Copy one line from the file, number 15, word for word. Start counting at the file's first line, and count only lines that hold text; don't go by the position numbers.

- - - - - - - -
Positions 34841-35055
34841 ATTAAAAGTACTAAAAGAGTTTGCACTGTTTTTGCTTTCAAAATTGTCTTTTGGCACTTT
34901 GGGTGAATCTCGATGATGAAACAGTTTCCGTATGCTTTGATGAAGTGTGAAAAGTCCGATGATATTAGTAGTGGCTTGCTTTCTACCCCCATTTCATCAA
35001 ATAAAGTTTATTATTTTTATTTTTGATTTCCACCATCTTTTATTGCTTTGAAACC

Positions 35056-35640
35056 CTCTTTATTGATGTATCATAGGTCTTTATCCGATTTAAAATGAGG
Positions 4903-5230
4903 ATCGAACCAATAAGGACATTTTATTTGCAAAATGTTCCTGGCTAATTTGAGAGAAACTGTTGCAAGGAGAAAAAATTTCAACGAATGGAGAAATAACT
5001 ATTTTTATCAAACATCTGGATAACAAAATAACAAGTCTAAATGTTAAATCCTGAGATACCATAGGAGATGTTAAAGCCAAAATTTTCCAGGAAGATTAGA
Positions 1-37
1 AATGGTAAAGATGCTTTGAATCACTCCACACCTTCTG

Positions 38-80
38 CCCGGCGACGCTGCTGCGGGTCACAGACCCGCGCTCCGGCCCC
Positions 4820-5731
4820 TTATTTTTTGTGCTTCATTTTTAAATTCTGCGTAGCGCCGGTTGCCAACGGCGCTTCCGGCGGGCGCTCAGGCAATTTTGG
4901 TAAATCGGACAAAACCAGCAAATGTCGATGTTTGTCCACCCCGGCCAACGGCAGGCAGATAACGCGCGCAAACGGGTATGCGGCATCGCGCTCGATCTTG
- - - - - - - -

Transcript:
4820 TTATTTTTTGTGCTTCATTTTTAAATTCTGCGTAGCGCCGGTTGCCAACGGCGCTTCCGGCGGGCGCTCAGGCAATTTTGG